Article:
Your story’s setting is much more than a GPS reading for your reader. Author and workshop guru extraordinaire, Mary Buckham, explains why setting plays a substantial role in enhancing a reader’s experience.
Let’s make this simple. Learning how to write is not the easiest game to play, but once you have the basics down—POV, plot, pacing, characterization—the fine-tuning should be easier. Right?
But it doesn’t have to be—hard that is. Most of us have not been trained to maximize Setting in our work so either we ‘get it’ or we don’t. I wrote the WRITING ACTIVE SETTING books so no writer has to stumble through or beat themselves over the head because they don’t ‘get it’.
It’s not rocket science. The craft techniques can be learned.
As I worked with writers all over the world on their own manuscripts I kept seeing folks struggling with how to use Setting without killing their pacing or making a reader want to skip the boring stuff and get on with the story. Time and again the same mistakes kept cropping up—Setting description that wasn’t moving the story forward, that created chunks of narrative which slows pacing, missing Setting so characters were free-floating in space—and the list went on.
* You need to create the world of your story.
* Each character in your story experiences the story world differently.
* Your story world involves more than one sense.
But, you’re thinking, you’re not writing an Urban Fantasy or Sci Fi novel. Doesn’t matter, your role as a writeris to create the world of your story so that the reader not only sees it, but experiences every important detail, regardless of what you’re writing.
Let’s revisit that word ‘important’. The details you choose to share must matter. (Yes, I’m hammering home this point.)
Do not focus your reader on something that is not pertinent to your story. Why? Because you’re wasting an opportunity to make your Setting work harder. Too much narrative, which is what Setting is in large chunks, slows your pacing.
You are not just working with objects in space—you’re creating a world. When we make characters interact with the space they’re in, we can make those few words work as more than just descriptors and turn them into ways the reader can get a grasp on the world as the character experiences it.
Your Character’s perceptions of your story world arewhat matters in your novel. You’re not writing about any living room, any small town, any large city; you are writing about a specific living room, a specific small town, a specific large cityand why those Settings matter to your character.
If the details don’t add to the story, leave them out. Every word choice you’re making in your story focuses the reader on what you intend to focus them on. Don’t waste this focus on trivial details.
Think of youasthe author focusing the reader on what’s key about the world Setting of your POV character and then bring that information to life through your word choices, the details and how you thread these details together.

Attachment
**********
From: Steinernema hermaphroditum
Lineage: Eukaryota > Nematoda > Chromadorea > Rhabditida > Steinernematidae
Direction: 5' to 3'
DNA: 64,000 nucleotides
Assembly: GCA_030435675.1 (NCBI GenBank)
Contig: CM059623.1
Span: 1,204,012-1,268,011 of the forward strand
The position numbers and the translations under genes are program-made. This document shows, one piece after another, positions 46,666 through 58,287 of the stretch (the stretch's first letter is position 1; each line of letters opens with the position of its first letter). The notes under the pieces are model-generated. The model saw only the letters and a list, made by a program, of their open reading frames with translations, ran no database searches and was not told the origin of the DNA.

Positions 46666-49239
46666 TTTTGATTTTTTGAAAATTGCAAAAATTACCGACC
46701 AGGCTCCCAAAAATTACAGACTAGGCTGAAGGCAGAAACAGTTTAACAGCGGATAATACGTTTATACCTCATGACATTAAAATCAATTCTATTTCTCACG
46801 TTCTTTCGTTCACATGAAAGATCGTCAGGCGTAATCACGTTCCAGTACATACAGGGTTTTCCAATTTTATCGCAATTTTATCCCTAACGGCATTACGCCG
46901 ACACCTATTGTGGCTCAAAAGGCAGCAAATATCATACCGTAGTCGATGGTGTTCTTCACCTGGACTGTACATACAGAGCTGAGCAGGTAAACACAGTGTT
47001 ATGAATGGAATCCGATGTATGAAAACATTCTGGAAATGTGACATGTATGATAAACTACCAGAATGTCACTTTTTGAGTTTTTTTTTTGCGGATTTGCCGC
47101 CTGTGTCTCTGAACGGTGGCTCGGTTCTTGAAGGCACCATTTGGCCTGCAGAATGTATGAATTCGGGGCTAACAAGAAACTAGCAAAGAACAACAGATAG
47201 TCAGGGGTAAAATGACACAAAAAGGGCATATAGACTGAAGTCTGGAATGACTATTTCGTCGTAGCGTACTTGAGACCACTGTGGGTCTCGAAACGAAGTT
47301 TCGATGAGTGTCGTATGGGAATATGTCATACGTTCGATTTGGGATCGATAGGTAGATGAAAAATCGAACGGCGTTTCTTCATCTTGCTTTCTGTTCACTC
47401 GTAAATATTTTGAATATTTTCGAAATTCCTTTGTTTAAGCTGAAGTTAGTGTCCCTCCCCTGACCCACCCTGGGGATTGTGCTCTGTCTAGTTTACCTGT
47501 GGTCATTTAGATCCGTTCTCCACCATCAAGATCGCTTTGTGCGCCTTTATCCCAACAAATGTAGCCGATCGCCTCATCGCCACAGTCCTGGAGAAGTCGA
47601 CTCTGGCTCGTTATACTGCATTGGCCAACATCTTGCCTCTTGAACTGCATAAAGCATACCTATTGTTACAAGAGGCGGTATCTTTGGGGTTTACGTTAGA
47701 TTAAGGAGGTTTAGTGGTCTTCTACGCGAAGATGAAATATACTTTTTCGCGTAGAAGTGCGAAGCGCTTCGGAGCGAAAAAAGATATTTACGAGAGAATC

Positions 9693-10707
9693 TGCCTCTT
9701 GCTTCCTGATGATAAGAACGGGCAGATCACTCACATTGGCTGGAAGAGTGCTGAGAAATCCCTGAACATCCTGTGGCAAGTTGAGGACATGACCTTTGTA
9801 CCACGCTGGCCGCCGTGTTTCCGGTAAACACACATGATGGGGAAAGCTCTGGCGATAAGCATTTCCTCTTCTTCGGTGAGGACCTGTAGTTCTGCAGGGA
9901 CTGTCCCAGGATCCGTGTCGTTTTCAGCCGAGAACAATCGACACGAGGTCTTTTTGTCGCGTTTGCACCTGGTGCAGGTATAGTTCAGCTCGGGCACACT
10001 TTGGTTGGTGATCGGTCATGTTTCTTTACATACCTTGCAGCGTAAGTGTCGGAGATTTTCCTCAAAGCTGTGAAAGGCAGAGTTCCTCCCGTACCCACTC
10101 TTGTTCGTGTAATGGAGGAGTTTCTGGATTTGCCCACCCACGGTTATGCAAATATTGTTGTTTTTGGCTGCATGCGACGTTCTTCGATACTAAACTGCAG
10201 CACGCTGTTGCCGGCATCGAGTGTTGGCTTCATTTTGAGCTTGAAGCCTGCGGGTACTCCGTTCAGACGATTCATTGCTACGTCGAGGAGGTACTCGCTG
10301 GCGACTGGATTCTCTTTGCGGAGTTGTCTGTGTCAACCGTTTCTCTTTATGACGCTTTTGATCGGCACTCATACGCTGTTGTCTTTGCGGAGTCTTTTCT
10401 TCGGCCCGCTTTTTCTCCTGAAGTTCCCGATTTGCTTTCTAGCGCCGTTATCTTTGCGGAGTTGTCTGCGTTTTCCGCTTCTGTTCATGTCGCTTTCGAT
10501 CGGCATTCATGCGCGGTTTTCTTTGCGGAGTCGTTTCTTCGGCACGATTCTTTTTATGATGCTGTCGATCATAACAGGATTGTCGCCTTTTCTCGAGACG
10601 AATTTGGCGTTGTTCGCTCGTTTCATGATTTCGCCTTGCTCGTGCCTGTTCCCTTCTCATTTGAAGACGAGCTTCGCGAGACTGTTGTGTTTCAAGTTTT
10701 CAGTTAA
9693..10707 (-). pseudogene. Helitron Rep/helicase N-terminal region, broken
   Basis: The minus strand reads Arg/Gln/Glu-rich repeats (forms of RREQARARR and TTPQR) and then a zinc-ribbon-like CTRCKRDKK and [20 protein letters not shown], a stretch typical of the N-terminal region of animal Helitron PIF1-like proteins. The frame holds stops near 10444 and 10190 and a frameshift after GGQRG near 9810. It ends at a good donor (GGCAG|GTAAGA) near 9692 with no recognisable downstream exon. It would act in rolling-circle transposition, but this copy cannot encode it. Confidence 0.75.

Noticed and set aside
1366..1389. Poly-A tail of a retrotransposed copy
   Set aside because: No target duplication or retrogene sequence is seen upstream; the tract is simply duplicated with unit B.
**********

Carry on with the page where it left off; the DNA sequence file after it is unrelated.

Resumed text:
Filter the Setting through one character’s experience, emotions and mindset at a time.
Sensory detail is one of the most underrated tools in a writer’s toolbox and can make a world of difference in creating novels that stand out in a reader’s mind.
Not every Setting needs all five senses described in detail—that approach is overkill and can have a major impact on your story pacing, not to mention overwhelming the reader with TMI (too much information). But when introducing the reader to a character, or changing the location of the story, or focusing a reader in on a place that’s going to play a larger role in the story, then by all means dig deeper to create a strong Setting image. And a key way to do this is via sensory details.
Change the time and emotional state of the POV character and you should notice a difference in which sensory details are being noticed.
Pull your reader deeper into the world of your story by allowing them to feel the temperature, smell the cut grass, hear the roar of a motorcycle but not any motorcycle, a Cagiva V589 (but only if this detail matters to the POV character), taste the brine of the seashore. There’s a wealth of details that can make a difference between a ho-hum manuscript and a killer one.
The really amazing thing about writing active Setting is that once you understand how to use the concepts it can take your writing to the next level in the blink of an eye. Don’t trust me, trust what other writers have said in their comments at Amazon and Goodreads. The links are below to make it easy for you to check out the feedback.
So what about you? Do you find writing Setting a struggle or piece of cake? Any tips to share with other writers that you’ve found useful?
Author Kris Bock joins us on Wednesday, March 19th.
Readers usually remember the plot and characters of a story, but setting is every bit as important in creating a memorable world. Novel writing can be enjoyable once you’ve mastered a few of the writing skills necessary to bring a story to life.
If you’re tired of your Setting descriptions being ho-hum and are ready to create a compelling story world, regardless of what you write, or your current level of writing skills, the WRITING ACTIVE SETTING  series is for you!
Bio: Mary Buckham doesn’t just teach, she practices what she preaches as a USA Today bestselling author of the WRITING ACTIVE SETTING  series (in e-format and now in book form) as well as Urban Fantasy w/attitude. Love romance, danger & kick-ass heroines? Find it in her Invisible Recruits  series or her YA Red Moon series written with NYT author Dianna Love under the name Micah Caida. To learn more about Mary, visit her website  or connect with her on Facebook , Twitter  and Goodreads .